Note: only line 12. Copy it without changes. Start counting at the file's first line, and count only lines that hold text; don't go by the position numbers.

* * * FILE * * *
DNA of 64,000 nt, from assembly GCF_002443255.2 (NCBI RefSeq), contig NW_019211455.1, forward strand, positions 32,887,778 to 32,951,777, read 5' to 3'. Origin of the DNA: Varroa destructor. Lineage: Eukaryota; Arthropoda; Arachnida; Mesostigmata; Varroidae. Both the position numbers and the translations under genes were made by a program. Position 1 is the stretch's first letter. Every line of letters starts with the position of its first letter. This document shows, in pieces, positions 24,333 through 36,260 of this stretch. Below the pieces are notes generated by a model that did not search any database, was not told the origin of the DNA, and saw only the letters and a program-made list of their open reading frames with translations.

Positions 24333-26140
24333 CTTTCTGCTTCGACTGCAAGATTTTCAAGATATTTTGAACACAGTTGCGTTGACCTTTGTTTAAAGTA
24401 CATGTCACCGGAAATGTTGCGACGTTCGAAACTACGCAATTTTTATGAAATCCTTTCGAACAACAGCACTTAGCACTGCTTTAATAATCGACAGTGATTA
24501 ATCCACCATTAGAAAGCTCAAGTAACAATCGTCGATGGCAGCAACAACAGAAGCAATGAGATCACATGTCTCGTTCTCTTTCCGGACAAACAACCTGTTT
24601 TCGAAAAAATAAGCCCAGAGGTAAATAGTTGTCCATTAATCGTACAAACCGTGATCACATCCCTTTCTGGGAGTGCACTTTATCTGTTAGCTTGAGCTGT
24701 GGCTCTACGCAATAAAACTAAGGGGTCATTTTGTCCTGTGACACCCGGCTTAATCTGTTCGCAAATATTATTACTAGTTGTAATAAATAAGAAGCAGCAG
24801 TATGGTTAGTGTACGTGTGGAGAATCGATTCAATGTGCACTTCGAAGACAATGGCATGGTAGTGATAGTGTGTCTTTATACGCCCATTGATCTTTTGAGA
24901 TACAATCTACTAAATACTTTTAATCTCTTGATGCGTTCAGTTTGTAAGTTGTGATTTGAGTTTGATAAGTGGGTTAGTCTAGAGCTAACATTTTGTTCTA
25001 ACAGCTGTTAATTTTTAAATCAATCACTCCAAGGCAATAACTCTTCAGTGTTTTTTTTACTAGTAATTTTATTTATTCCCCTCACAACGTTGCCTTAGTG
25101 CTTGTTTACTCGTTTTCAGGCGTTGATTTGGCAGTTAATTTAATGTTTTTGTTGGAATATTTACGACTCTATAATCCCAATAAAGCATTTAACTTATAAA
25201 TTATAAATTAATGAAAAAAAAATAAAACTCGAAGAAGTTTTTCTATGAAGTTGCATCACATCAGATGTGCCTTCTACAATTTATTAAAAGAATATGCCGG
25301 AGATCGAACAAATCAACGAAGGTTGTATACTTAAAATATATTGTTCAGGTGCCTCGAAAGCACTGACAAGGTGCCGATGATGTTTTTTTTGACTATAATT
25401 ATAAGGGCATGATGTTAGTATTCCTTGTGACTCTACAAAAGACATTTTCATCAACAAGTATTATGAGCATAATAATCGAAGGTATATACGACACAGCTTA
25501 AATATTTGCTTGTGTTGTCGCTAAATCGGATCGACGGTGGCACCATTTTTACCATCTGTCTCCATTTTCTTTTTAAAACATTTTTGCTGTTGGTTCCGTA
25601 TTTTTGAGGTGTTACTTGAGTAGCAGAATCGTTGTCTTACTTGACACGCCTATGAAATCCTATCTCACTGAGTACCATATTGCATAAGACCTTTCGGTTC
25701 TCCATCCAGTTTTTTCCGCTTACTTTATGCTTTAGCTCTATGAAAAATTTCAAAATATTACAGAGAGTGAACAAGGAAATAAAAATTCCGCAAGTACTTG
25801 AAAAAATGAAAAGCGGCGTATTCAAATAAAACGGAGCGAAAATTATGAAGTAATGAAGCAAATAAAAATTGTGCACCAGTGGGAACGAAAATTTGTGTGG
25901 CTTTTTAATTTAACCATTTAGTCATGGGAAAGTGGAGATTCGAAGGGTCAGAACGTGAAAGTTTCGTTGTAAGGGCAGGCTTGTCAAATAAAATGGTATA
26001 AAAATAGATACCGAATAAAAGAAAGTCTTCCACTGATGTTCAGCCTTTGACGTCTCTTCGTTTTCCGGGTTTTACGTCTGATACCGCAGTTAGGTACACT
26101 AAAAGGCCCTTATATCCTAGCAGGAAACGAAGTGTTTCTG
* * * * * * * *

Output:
25201 TTATAAATTAATGAAAAAAAAATAAAACTCGAAGAAGTTTTTCTATGAAGTTGCATCACATCAGATGTGCCTTCTACAATTTATTAAAAGAATATGCCGG